The 13 non IP optometrist practices that remained open during lockdown referred patients to this service on a daily basis. Optometrists were able to manage complex acute eye conditions, upload the eye images to Open Eyes using their practice and secure messaging Windows 10 and iPad remotely configured with Blackberry technology into the secure NHS network to be viewed in Hospital Eye Casualty Clinic.

Doncaster and Bassetlaw Teaching Hospitals
Over the course of the past year, Doncaster and Bassetlaw Teaching Hospitals’ (DBTH) Digital Transformation directorate has been spearheading a number of exciting schemes that have benefited patients and supported colleagues when they needed it most. Throughout 2020, the team have been introducing an electronic observations (eObs) platform, through which patient records can be updated and viewed remotely. In turn, this replaces the need for filling out lengthy and repetitious paper forms, enabling colleagues to focus more on delivering high-quality care.

Bolstering the trust’s efficiencies in this way has been of the utmost importance during the pandemic, with eObs producing several key improvements. For example, the mobile app (which can be accessed securely via a handheld device): sends instant alerts to doctors and allows for timelier escalations; facilitates safer handovers with no details missed; accelerates the audit process; and makes charts easier to view. In addition to all this, it also leads to more accurate fluid balance measurements and lets services pull real time data from one convenient source.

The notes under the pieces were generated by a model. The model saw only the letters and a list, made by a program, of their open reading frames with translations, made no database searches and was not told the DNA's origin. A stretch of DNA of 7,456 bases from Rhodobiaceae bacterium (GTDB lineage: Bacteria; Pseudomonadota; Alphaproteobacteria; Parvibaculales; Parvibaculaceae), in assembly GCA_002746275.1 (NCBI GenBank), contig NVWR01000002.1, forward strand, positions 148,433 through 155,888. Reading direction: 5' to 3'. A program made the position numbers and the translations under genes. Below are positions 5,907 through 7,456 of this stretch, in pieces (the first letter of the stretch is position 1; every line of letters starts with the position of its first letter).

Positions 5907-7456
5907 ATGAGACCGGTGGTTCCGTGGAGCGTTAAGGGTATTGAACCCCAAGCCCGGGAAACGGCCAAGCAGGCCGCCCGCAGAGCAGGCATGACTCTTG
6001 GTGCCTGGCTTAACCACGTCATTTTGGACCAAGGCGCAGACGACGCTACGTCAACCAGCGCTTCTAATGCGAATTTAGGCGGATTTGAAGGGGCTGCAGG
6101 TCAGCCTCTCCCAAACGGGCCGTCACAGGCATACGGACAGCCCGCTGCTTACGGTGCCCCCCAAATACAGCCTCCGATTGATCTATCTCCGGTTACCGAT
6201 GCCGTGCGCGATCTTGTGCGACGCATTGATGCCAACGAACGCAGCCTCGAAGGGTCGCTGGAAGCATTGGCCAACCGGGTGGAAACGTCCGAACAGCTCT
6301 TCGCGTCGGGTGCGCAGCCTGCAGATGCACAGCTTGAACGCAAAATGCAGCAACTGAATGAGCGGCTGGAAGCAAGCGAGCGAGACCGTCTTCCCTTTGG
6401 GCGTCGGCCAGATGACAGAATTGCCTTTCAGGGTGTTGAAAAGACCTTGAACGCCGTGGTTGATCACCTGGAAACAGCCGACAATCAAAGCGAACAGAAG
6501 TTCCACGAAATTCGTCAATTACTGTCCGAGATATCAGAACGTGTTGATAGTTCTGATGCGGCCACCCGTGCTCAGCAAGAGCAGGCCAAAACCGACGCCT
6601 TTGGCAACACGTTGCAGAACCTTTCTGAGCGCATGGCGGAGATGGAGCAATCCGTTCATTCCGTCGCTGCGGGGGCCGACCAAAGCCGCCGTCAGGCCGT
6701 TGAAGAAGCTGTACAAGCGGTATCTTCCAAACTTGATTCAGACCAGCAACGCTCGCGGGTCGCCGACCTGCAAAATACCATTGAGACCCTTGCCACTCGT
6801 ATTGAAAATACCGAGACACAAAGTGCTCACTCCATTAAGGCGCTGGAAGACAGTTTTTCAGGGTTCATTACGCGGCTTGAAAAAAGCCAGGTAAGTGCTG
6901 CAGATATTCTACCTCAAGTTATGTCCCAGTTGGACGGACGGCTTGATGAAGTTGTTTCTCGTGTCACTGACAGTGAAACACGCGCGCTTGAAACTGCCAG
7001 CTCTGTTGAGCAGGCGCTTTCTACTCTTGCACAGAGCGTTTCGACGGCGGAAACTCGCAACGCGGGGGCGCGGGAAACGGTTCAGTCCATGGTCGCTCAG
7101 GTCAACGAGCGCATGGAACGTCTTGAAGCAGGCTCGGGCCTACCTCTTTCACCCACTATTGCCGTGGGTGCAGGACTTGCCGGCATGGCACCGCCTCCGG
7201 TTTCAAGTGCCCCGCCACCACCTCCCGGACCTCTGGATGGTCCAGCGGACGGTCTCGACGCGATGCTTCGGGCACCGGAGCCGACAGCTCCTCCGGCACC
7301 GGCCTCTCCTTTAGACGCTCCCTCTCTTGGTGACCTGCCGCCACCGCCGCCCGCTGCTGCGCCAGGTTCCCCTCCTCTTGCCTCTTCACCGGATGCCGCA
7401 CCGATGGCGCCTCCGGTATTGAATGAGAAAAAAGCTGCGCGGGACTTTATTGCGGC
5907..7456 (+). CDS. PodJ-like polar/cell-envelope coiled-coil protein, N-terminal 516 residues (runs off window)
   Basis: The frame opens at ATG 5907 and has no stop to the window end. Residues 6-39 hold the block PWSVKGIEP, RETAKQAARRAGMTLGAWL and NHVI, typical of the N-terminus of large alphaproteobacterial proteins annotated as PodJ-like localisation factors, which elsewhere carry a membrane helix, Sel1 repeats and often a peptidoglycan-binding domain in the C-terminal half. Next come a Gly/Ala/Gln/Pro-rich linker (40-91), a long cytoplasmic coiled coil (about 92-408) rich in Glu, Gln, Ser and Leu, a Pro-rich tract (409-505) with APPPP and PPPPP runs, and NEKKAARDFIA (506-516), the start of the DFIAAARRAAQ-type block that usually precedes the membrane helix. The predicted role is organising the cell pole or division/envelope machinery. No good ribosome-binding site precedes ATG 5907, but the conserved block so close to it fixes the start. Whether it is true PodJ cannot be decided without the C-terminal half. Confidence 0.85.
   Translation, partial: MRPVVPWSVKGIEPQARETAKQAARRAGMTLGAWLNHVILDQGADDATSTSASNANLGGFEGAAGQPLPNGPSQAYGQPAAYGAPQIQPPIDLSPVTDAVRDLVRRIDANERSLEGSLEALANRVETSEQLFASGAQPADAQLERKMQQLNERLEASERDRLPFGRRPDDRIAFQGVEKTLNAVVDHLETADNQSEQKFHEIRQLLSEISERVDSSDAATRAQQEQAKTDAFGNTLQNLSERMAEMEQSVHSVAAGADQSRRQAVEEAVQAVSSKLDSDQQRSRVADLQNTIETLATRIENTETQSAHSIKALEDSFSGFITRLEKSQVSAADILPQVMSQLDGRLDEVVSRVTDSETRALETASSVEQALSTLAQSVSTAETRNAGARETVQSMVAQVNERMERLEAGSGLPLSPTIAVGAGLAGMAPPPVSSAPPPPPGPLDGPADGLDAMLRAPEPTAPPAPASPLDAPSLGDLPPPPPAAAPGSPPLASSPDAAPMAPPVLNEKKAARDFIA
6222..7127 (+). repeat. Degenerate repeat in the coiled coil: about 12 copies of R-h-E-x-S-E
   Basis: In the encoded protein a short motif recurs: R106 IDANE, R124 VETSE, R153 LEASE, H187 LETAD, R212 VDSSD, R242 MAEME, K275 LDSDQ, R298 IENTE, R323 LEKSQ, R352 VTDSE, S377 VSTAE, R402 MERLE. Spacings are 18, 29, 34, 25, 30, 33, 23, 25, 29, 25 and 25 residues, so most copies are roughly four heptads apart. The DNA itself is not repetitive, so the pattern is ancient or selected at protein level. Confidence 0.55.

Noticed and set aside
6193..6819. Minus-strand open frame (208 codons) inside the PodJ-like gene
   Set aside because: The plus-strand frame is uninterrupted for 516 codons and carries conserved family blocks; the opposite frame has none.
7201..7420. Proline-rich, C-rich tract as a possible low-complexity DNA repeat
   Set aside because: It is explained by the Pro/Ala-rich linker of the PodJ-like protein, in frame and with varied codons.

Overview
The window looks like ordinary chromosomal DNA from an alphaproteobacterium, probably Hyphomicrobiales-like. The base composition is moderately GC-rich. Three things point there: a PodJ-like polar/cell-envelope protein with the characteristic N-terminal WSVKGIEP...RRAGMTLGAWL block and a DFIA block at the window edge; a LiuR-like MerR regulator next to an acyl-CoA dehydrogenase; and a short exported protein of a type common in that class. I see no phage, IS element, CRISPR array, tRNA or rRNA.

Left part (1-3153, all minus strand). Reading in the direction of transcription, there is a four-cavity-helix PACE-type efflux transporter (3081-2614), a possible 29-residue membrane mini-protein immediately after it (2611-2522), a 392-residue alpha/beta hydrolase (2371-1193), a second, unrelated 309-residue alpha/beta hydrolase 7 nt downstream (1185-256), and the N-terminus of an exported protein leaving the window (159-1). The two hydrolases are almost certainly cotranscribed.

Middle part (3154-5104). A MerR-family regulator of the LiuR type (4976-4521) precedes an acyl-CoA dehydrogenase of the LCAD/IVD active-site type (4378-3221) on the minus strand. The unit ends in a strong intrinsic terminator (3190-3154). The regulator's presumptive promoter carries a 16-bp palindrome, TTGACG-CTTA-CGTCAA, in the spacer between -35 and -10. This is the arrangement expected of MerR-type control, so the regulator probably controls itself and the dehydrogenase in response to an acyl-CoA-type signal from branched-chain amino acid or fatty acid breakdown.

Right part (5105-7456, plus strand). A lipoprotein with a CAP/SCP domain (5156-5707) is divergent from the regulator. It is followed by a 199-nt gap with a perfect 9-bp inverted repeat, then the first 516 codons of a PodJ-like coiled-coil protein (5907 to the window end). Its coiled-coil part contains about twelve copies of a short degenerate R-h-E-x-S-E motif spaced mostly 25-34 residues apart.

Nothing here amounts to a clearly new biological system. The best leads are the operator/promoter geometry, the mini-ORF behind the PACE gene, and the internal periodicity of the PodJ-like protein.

It is estimated that, through the eObs platform, DBTH manages to save an average of 83 seconds per set of obs, a figure that totalled around 8,636 minutes between the months of October 2019 and January 2020. Since then, it has had an even more profound impact, as it has been instrumental in helping our clinicians keep on top of coronavirus pressures.

Innovation in Mental Health

London Ambulance Service
Just prior to the coronavirus pandemic striking the UK, it was announced that five cars staffed by mental health nurses from NHS trusts around the capital and paramedics from London Ambulance Service were to begin treating the physical and mental health needs of patients together.

The pioneering scheme, following an expansion of a mental health car service launched in South East London in November 2018, places an emphasis on linking mental health patients with the most appropriate treatment, including referrals to specialist care, and only taking them to A&E where this is necessary, ie because of an accompanying physical condition.